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Trump Signs Order to Expand Apprenticeships

Wednesday, June 21, 2017

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On Thursday (June 15), President Donald J. Trump signed an executive order that would increase federal funding for apprenticeships to $200 million—about double what it is now.

“We’re training people to have great jobs and high-paying jobs,” Trump said at a White House ceremony. “We’re here today to celebrate the dignity of work and the greatness of the American worker.”

What He’s Proposing

Although the plan is to increase the funding for apprenticeships, it won’t necessarily be from new funds. Trump’s budget proposes cuts to federal job training funding by as much as 40 percent—from $2.7 billion to $1.6 billion.

However, he is also directing a government review of 43 workforce programs and 13 agencies, and officials have suggested that the “new funds” would actually come from existing money that has been shuffled around from that streamlining process.

The apprenticeship boost would also let some air out of the regulation balloon for the Department of Labor. Instead of all apprenticeships being approved by the DOL on a mandatory basis, private entities could establish their own apprenticeships and programs and submit them to the DOL for inclusion on an optional apprenticeship registry.

The order aims to address the “skills gap” that has influenced labor shortages, such as the estimated 500,000-job shortage in the construction industry, and the 6 million vacant jobs in the United States.

While Trump did not officially announce a job goal that the “earn while you learn” model would help to achieve, he was challenged in March by Salesforce CEO Marc Benioff to create 5 million apprenticeships in the next five years.

Last year, U.S. apprenticeships totaled about 500,000, and about 50 percent of those were in the construction industry, according to the DOL.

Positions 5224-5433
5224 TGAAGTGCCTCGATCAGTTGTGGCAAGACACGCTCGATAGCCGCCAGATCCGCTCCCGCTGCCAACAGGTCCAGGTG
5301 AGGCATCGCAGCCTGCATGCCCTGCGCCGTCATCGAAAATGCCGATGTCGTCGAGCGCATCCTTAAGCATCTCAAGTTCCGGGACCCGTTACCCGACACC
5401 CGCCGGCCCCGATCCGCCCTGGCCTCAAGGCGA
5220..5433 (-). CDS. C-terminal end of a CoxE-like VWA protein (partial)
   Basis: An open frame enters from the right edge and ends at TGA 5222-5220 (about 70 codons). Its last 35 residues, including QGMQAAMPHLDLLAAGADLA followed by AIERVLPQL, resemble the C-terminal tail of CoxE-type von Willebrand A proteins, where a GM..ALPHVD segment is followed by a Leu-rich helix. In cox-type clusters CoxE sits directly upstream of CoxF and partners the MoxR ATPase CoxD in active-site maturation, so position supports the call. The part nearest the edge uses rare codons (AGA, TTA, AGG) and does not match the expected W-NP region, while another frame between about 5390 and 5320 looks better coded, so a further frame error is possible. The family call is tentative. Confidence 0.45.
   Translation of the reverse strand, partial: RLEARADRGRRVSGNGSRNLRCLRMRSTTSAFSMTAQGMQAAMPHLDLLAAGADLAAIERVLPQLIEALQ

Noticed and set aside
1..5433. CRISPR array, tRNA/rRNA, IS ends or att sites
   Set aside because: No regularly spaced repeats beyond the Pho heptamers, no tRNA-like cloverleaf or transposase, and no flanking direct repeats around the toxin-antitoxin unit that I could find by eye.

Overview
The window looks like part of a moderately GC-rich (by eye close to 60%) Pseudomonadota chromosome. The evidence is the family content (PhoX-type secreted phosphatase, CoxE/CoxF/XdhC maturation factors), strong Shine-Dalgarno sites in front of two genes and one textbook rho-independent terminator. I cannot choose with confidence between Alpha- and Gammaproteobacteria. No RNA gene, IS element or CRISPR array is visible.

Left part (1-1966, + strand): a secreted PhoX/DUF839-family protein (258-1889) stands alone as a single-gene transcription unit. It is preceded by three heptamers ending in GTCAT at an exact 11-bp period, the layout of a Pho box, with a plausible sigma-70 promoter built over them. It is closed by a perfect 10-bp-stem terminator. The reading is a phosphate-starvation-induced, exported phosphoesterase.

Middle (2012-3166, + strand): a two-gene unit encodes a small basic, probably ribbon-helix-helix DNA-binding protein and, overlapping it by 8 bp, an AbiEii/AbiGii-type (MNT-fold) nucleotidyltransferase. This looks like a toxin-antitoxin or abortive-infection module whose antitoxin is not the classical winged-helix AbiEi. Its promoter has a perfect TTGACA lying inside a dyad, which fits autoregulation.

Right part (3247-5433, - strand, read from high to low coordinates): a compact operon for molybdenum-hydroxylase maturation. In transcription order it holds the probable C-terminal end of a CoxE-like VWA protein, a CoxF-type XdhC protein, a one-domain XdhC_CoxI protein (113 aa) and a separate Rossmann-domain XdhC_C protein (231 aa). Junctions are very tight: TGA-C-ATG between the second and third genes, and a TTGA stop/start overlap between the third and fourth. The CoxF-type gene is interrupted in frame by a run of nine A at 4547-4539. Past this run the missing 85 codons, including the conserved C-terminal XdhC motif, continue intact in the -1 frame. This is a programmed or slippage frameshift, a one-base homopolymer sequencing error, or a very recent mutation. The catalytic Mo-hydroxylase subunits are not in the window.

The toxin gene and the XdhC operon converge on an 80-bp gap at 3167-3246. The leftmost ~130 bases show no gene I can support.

The Associated Builders and Contractors applauded the move, pointing to both the job shortage and the industry’s stake in apprenticeships.

“Associated Builders and Contractors looks forward to working with the secretaries of labor, commerce and education to implement the executive order and develop new, innovative and effective models to train an expanding American workforce,” said ABC President and CEO Mike Bellaman.

“With our industry in need of half a million workers today and even more in the future, we need to expand upon current apprenticeship methods that have left us with a worker shortage and embrace an all-of-the-above training approach to meet the needs of a 21st century workforce. "

While expanding apprenticeships and creating jobs gets bipartisan support in general, the executive order has been met with skepticism from both the privatization and funding standpoints.

Rep. Bobby Scott, D-Va., a ranking Democrat on the House Education and the Workforce Committee, supports the expansion but questions the lack of registry requirement.

 “We’re concerned about the unregistered programs,” Scott said. “The key is accountability.”


Tagged categories: Associated Builders and Contractors Inc. (ABC); Construction; Good Technical Practice; Jobs; North America; President Trump; Worker training

Comment from Tom Schwerdt, (6/21/2017, 8:03 AM)

Sure, slash job training budget by 40%, rearrange <10% of what's left into a new category and declare that you're helping increase training.

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